DNA vaccine

DNA vaccination is a technique for protecting an animal against disease by injecting it with genetically engineered DNA so cells directly produce an antigen, resulting in a protective immunological response. Several DNA vaccines have been released for veterinary use, and there has been promising research using the vaccines for viral, bacterial and parasitic diseases, as well as to several tumour types.

Although only one DNA vaccine has been approved for human use, DNA vaccines may have a number of potential advantages over conventional vaccines, including the ability to induce a wider range of immune response types. The concept was in the news recently.

It is an important topic for candidates preparing for the upcoming IAS Exam. Thus, candidates must carefully go through the information discussed further below in this article.

About DNA Vaccine

  • A type of vaccine that transfects a specific antigen DNA-coding sequence onto the cells of an immunized species is known as DNA Vaccine
  • They are also known as third-generation vaccines
  • DNA vaccine has a theoretical advantage in comparison to the other conventional vaccines
  • These vaccines are yet not completely appropriate for human use and can only be used for animal species
  • These vaccines contain DNA that codes for specific proteins (antigens) from a pathogen

For information about the Types of Vaccines, candidates can visit the linked article.

Advantages of DNA Vaccine

Given below are the major advantages of DNA Vaccines:

  • The immune response focused on the antigen of interest
  • Cost-effective
  • Less risk for infection
  • Antigen presentation by MHC class I and class II molecules
  • Long-term persistence of immunogen

Limitations of DNA Vaccine

There are certain side effects of using DNA Vaccines. Discussed below are the same:

  • Risk of affecting genes controlling cell growth
  • Possibility of tolerance to the antigen
  • Potential for atypical processing of bacterial and parasite proteins
  • Limited to protein immunogens

Elements of DNA Vaccine

  • DNA vaccines are composed of a bacterial plasmids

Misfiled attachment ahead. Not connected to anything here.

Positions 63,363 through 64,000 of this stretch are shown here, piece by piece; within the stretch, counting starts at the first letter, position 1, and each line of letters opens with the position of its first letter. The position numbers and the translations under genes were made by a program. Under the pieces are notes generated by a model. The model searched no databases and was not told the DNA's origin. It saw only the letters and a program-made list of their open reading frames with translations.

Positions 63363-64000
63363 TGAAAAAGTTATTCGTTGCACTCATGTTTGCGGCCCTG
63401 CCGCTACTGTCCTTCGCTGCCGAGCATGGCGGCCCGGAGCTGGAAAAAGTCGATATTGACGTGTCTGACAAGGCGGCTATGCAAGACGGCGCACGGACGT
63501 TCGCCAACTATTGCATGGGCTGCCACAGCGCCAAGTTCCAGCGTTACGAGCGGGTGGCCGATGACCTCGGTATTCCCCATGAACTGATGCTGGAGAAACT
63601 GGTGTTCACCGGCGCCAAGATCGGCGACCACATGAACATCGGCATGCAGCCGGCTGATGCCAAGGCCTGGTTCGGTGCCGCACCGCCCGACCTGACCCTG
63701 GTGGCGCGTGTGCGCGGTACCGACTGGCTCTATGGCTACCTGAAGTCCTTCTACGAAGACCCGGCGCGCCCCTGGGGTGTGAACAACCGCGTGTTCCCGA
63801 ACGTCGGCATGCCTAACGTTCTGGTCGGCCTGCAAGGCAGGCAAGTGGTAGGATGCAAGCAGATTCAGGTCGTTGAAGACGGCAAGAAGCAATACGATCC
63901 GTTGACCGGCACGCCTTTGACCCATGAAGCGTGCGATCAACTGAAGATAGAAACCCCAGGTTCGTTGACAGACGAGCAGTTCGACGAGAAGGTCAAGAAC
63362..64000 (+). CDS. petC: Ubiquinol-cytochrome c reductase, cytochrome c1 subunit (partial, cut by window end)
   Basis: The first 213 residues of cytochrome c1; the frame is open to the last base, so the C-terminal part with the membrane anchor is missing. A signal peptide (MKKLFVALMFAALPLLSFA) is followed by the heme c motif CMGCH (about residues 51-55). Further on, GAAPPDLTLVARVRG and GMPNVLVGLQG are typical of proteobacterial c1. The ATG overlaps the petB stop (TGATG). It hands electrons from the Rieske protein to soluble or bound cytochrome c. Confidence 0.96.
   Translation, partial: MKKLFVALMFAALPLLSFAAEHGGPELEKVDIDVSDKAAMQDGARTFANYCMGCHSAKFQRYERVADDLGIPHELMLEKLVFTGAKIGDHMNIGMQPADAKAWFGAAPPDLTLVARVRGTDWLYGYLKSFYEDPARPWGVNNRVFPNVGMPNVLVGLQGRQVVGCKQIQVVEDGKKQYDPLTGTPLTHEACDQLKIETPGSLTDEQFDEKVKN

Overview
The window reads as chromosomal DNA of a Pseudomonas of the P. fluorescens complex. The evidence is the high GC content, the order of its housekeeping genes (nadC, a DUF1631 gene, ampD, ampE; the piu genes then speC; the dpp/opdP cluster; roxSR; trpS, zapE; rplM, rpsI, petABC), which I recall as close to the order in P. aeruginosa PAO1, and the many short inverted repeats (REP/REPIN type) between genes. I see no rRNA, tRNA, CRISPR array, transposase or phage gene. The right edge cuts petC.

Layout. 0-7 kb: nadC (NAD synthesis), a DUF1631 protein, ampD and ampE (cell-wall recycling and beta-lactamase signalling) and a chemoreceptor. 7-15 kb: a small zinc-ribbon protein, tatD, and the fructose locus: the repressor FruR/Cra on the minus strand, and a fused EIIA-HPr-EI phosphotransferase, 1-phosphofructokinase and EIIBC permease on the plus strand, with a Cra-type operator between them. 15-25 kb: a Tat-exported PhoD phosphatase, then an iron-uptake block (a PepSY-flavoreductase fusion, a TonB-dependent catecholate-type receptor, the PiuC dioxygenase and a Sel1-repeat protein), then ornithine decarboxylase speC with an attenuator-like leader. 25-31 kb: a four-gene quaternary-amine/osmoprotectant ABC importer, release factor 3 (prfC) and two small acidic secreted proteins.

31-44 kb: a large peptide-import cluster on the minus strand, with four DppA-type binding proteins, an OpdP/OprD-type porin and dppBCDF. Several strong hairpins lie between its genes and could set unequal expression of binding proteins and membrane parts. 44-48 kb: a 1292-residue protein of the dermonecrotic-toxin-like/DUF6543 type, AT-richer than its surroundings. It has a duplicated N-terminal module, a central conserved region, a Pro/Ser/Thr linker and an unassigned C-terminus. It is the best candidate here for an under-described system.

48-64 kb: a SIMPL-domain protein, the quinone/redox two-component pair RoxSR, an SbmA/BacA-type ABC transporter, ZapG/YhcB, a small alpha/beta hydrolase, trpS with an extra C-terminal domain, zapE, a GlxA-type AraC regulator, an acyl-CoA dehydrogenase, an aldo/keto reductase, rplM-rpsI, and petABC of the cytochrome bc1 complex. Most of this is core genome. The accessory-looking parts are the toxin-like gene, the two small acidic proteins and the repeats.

• There are two units of this DNA Vaccinations:
    • the antigen expression unit
    • the production unit
  • The construction of bacterial plasmids with vaccine inserts is accomplished using recombinant DNA technology

Also, read UPSC Exam Comprehensive News Analysis: April 12, 2020

Applications of DNA Vaccine

DNA vaccines have only been used for animal species but currently, trials are ongoing for human vaccines as well. Discussed below are the various applications of DNA vaccines:

  • DNA vaccines against cancer – Cancer has been a cause of death for many worldwide. DNA vaccines are reliable forms of immunotherapy and can be effective for people fighting cancer
  • DNA vaccines against tuberculosis – DNA-based vaccine can be used to curb Tuberculosis which is a major health problem for people across the world
  •  DNA vaccines against HIV – Human immunodeficiency virus (HIV) causes Acquired Immunodeficiency Syndrome (AIDS) which is a health crisis and using this type of vaccine, can be treated

Apart from the ones mentioned above, the trials for DNA vaccines against malaria, dengue, influenza, etc are also ongoing.

Candidates must also visit the Mission COVID Surakha page to know in detail about the development of Coronavirus vaccine in India.

Aspirants must go through the detailed UPSC Syllabus for the prelims and mains examination. This will help candidates sort out a better preparation strategy. 

For any further information, exam updates, study material and preparation tips, candidates can turn to BYJU’S for assistance. 

Frequently Asked Questions on DNA Vaccines

Q 1. What are DNA Vaccines?

Ans. DNA vaccination is a technique for protecting an animal against disease by injecting it with genetically engineered DNA so cells directly produce an antigen, resulting in a protective immunological response.

Q 2. What is the use of DNA Vaccines?

Ans. DNA vaccines have been released for veterinary use, and there has been promising research using the vaccines for viral, bacterial and parasitic diseases, as well as to several tumour types.

Q 3. Can DNA Vaccines be used on human beings?

Ans. Human trials are being done for various applications of DNA vaccines.

Q 4. How does a DNA vaccine work?

Ans. DNA vaccines work by injecting genetically engineered plasmid containing the DNA sequence encoding the antigens against which an immune response is sought

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